The final stages of the rearing process depended on whether unmated or mated ACP were needed for testing. For mated ACP, each rearing cage was checked daily for newly emerged adults (thick-dashed box, Fig. 2). New adults were removed and placed as a group onto a seedling in an isolation chamber labeled with the emergence date. The host plant was rinsed with water and then checked visually with care for adults a second time before it was placed back into the cage. In a representative sample of collections from a cage on 3 consecutive days, a mean of 37.5 adults were collected each day on the first inspection and none on the second inspection. The daily process was repeated as needed until the experiment ended. This procedure for obtaining known-age adults was similar to that described by Coombe (1981), who reared up to 3,000 white flies, Trialeurodes vaporariorum (Westwood) (Hemiptera: Aleyrodidae) of known age in days for studies of white fly attraction to light.

For bioassays in which unmated psyllids were needed, a single 3rd-5th stage nymph was placed into each isolation chamber. The chamber was checked daily for adult emergence and labeled with the date of emergence (thick-lined box, Fig. 2). The adult was sexed using a light microscope and then returned to the chamber until used in a bioassay Rearing of unmated and mated ACP was synchronized by daily checking of adults and plants in cages (dashed-line boxes, Fig. 2) and isolation chambers (solid boxes, Fig. 2), and monthly cycling of cages.

The effect of insect-proof mesh size on Asian Citrus Psyllid survival was analyzed using a pairwise t-test. No significant differences in mean percentage survival were found between the 2 insect-proof mesh sizes in 6 trials at nymph counts densities of 10 [(61.67 ± 0.058% for mesh-13 vs. 56.67 ± 0.56% for mesh-7.87, df = 5, t = 1.94, P = 0.111)] and 30 [(63.89 ± 2.34% for mesh-13 vs. 63.89 ± 1.23% for mesh-7.87, df = 5, t = 1.94, P = 1)].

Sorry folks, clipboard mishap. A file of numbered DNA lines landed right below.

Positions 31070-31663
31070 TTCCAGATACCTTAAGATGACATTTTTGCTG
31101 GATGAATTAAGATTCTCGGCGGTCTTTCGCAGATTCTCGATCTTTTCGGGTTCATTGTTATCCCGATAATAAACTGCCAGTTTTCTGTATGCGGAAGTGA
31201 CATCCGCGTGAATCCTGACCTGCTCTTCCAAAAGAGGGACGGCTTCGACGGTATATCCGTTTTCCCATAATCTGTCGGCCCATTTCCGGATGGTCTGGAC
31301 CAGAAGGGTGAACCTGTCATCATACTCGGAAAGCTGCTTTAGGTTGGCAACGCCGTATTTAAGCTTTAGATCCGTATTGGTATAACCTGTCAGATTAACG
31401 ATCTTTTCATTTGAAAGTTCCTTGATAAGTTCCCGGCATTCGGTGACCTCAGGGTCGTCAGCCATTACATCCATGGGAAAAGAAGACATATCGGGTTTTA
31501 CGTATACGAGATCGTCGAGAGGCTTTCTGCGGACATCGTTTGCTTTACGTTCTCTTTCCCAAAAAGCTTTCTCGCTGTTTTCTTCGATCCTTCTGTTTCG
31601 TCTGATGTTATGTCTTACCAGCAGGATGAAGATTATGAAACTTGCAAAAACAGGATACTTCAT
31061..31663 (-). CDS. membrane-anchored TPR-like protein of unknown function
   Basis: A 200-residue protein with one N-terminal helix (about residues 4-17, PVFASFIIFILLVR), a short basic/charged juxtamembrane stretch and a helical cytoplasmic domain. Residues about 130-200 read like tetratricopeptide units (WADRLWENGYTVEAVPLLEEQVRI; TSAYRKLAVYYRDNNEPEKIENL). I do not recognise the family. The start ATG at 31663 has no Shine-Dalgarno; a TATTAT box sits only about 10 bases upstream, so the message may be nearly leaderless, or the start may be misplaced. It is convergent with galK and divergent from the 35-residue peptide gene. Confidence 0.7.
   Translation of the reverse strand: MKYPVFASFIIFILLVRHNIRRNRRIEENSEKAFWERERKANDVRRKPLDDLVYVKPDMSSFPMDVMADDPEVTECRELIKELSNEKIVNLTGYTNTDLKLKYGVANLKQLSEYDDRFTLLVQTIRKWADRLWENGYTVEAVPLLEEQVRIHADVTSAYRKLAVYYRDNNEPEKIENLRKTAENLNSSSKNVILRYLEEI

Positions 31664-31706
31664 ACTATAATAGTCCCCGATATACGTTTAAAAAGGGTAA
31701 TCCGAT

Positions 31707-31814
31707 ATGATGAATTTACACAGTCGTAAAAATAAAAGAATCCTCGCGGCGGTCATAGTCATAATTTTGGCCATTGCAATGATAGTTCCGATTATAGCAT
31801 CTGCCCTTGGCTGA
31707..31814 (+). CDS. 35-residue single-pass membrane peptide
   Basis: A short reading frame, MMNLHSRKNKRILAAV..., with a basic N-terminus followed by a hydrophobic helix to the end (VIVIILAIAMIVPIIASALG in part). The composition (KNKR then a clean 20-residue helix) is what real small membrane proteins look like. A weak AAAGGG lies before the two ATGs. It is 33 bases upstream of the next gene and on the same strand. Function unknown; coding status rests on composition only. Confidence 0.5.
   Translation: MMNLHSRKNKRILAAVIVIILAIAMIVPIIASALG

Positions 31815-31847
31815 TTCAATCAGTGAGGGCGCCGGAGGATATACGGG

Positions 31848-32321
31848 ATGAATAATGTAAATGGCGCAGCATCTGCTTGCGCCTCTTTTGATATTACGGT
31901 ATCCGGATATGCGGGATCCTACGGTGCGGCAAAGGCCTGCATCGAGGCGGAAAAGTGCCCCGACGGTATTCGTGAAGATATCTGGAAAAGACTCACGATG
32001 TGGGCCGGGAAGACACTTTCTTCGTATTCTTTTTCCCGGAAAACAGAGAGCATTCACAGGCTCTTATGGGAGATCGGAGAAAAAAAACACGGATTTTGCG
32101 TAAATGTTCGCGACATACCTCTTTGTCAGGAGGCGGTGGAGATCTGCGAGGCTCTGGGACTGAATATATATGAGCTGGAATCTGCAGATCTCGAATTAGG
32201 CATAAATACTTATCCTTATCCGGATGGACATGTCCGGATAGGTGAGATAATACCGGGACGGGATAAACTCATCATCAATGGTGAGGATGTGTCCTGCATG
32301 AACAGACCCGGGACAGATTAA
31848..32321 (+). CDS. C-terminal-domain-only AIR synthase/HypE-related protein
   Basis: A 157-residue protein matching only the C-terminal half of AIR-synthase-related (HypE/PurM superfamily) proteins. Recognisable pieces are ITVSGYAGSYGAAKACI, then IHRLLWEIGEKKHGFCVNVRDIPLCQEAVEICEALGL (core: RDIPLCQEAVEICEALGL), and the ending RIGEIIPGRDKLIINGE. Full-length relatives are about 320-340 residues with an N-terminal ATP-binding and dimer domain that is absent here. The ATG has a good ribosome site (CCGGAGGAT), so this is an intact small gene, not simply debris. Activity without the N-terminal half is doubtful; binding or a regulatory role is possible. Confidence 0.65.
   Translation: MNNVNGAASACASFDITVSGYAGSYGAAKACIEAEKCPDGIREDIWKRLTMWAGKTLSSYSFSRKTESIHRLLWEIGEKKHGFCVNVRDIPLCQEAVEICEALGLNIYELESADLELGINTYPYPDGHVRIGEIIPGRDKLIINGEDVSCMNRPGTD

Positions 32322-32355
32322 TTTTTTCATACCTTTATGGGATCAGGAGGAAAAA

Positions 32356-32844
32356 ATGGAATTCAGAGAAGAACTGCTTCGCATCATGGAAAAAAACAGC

The new ACP rearing procedures provided benefits over previously used methods with smaller cone-tainers. First, the seedlings remained viable for a longer period and nymphs were easier to maintain in moderate levels of humidity than previously (adults placed in isolation chambers remained viable for > 30 days). The larger viewing area made it easier to find nymphs in the isolation chamber than in the smaller cone-tainers, enabling a reduction in the time needed to check for adult eclosion. Finally, the larger isolation chambers provided space for high numbers of mated psyllids that were used in dispersal and light-attraction studies.

Fig. 2.

Time-synchronization of activities in rearing of unmated and mated Asian citrus psyllids of known age for use in behavioral studies. Cage-associated tasks were denoted with dashed boxes and arrows, and isolation-chamber tasks denoted with solid boxes and arrows.


We thank Betty Weaver and Jane Sharp for technical assistance. This article reports the results of research only. Mention of a trademark or proprietary product is solely for the purpose of providing specific information and does not constitute a guarantee or warranty of the product by the U. S. Department of Agriculture and does not imply its approval to the exclusion of other products that may also be suitable. Funds for this research were provided by the Florida Citrus Research and Development Fund. The USDA is an equal opportunity employer.


Methods were developed for synchronized rearing of unmated and mated Asian citrus psyl-lid (ACP) (Diaphorina citri Kuwayama; Hemiptera: Liviidae) of known age in isolation chambers for behavioral studies. Maintenance and survival of nymphs and adults in the isolation chambers was improved over previous methods because the plants had more room to grow and the relative humidity was easier to keep within acceptable limits.

Key Words: citrus seedling, cone-tainer, mesh, Murraya paniculata, survivability


Se desarrollaron métodos para la cría sincroniza-da del psílido asiático de los cítricos (PAC) de edades conocidas, no apareados y apareados (Diaphorina citri Kuwayama, Hemiptera: Liviidae) en cámaras de aislamiento para estudios de comportamiento. El mantenimiento y la sobrevivencia de las ninfas y adultos en las cámaras de aislamiento se ha mejora-do con respecto a los métodos usados anteriormen-te, debido a que las plantas tenían más espacio para crecer y la humedad relativa fue más fácil mantener dentro de los límites aceptables.

Palabras Clave: plántulas de cítricos, recipien-te, malla, Murraya paniculata, sobrevivencia

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Thomson M. Paris, Barukh B. Rohde, Sandra A. Allan, Richard W. Mankin, and Philip A. Stansly "Synchronized Rearing of Mated and Unmated Diaphorina Citri (Hemiptera: Liviidae) of Known Age," Florida Entomologist 96(4), 1631-1634, (1 December 2013).
Published: 1 December 2013